Texas Art & Film's Dr. Donna Copeland's Film Reviews & Features
            This is a very disturbing story about the cataclysmic events a teenage girl will undergo in the space of a short time.  It is the 60’s when the U.S. and the Soviet Union are having a standoff about nuclear war.  Unfortunately, Ginger (Elle Fanning) is about to have another part of her existence completely torn away.  One potential threat is a metaphor for the other.
            Ginger (Elle Fanning) and Rosa (Alice Englert) grow up together, and in their teens become very close, sharing everything.  Ginger’s mother Natalie (Christina Hendricks) does not think Rosa—who is more “worldly”—is an especially good influence, but without the support of her husband Roland (Alessandro Nivola), lets it go.  Roland does not really support her in this, or in much of anything.  He is a professor, and talks and writes about the freedom of the individual and the responsibility to live by one’s own code of conduct. So he encourages Ginger and Rosa to LIVE, and to live by whatever set of morals they have developed.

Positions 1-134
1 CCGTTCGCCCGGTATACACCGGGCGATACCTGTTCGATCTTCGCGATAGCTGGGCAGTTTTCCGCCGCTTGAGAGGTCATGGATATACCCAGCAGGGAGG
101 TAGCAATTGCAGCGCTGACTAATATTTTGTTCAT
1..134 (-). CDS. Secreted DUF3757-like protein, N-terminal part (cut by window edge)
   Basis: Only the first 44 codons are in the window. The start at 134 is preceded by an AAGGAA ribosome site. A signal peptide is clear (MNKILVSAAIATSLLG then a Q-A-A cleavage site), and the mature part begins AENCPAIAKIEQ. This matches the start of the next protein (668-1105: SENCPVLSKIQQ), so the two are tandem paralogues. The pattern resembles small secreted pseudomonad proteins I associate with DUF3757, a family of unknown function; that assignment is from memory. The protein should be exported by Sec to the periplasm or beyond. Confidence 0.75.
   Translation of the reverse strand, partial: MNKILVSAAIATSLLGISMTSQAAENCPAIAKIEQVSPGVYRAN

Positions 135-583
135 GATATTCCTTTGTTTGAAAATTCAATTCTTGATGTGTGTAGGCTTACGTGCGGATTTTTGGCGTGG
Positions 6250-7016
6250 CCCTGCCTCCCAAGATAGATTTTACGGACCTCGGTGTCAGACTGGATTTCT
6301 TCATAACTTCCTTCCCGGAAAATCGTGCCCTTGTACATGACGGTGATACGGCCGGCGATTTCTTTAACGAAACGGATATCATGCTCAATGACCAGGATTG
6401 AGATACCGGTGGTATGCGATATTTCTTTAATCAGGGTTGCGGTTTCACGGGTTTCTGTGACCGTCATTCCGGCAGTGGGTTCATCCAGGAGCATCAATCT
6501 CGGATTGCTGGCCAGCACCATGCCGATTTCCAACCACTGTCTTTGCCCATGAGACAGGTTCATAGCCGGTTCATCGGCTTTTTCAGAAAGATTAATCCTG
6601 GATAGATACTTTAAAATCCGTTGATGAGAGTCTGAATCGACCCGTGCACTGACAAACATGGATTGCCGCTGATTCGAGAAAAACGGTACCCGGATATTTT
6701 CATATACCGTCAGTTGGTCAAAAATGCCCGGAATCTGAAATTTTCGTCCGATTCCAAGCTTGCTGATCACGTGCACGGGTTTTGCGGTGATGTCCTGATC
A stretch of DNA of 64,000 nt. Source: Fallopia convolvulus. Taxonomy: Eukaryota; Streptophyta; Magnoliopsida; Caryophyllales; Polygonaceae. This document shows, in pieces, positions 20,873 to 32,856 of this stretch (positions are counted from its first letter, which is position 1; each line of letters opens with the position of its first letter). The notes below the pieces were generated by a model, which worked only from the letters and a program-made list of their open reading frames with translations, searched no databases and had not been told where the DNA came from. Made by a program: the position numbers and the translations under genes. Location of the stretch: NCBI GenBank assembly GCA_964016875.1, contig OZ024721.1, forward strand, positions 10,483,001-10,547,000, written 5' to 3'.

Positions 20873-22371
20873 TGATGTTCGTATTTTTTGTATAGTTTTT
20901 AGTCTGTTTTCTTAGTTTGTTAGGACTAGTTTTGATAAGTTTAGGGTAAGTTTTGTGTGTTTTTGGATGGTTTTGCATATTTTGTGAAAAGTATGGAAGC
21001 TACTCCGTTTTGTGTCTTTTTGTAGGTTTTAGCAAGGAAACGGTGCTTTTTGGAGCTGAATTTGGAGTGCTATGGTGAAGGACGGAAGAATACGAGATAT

Ginger is a serious young woman with aspirations of being a poet.  She keeps up on current affairs in the world, reads, and thinks.  Rosa is not inclined in that direction, but believes that everything is in God’s hands, so it is best not to try to alter life events.  She feels her responsibility is in being there for the one she has chosen.  These two philosophies of life will come to a head-on collision eventually that will separate the two friends.
            Sally Potter, the writer/director seems to be making a point about different philosophies of life, and how they can profoundly affect the individual.  Similarly, global events can have an impact.  In this case, not only do these two forces come together, they coincide with major events in Ginger’s personal life, and her pain in going through it is palpable.  We get the impression she will be OK.  In this respect, the film is brilliant.  What is lacking is a picture of the outcome in terms of Ginger.  What kind of person does she turn out to be?  I would like to think that these were character-building experiences, because she is so thoughtful, and that she becomes more grounded in herself and her place in the world; whereas presumably Rosa is already in for trouble because of the absence of these experiences and qualities.                                    Grade:  B


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